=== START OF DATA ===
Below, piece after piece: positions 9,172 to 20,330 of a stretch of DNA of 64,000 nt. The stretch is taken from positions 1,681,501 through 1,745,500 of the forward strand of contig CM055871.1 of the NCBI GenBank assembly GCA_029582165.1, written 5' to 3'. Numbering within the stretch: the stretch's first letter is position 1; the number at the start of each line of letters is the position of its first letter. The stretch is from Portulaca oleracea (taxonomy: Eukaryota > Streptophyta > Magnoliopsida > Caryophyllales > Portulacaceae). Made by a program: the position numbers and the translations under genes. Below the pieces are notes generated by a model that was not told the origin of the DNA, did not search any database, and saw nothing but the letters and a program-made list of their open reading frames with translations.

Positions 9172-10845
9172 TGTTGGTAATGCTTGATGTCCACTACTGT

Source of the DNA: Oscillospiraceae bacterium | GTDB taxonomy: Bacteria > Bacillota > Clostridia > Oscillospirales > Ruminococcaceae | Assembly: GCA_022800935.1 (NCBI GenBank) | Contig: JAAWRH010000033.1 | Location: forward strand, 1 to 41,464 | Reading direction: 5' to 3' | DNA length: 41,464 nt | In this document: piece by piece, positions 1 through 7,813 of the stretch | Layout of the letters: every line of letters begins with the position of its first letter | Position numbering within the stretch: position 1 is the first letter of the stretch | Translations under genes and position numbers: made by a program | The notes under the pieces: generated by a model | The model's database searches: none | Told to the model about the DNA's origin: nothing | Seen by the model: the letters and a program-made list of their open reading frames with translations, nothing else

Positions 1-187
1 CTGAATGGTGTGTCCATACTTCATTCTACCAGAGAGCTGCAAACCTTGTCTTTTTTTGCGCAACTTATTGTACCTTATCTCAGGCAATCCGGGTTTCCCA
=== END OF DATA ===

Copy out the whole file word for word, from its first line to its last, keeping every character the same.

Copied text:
Below, piece after piece: positions 9,172 to 20,330 of a stretch of DNA of 64,000 nt. The stretch is taken from positions 1,681,501 through 1,745,500 of the forward strand of contig CM055871.1 of the NCBI GenBank assembly GCA_029582165.1, written 5' to 3'. Numbering within the stretch: the stretch's first letter is position 1; the number at the start of each line of letters is the position of its first letter. The stretch is from Portulaca oleracea (taxonomy: Eukaryota > Streptophyta > Magnoliopsida > Caryophyllales > Portulacaceae). Made by a program: the position numbers and the translations under genes. Below the pieces are notes generated by a model that was not told the origin of the DNA, did not search any database, and saw nothing but the letters and a program-made list of their open reading frames with translations.

Positions 9172-10845
9172 TGTTGGTAATGCTTGATGTCCACTACTGT

Source of the DNA: Oscillospiraceae bacterium | GTDB taxonomy: Bacteria > Bacillota > Clostridia > Oscillospirales > Ruminococcaceae | Assembly: GCA_022800935.1 (NCBI GenBank) | Contig: JAAWRH010000033.1 | Location: forward strand, 1 to 41,464 | Reading direction: 5' to 3' | DNA length: 41,464 nt | In this document: piece by piece, positions 1 through 7,813 of the stretch | Layout of the letters: every line of letters begins with the position of its first letter | Position numbering within the stretch: position 1 is the first letter of the stretch | Translations under genes and position numbers: made by a program | The notes under the pieces: generated by a model | The model's database searches: none | Told to the model about the DNA's origin: nothing | Seen by the model: the letters and a program-made list of their open reading frames with translations, nothing else

Positions 1-187
1 CTGAATGGTGTGTCCATACTTCATTCTACCAGAGAGCTGCAAACCTTGTCTTTTTTTGCGCAACTTATTGTACCTTATCTCAGGCAATCCGGGTTTCCCA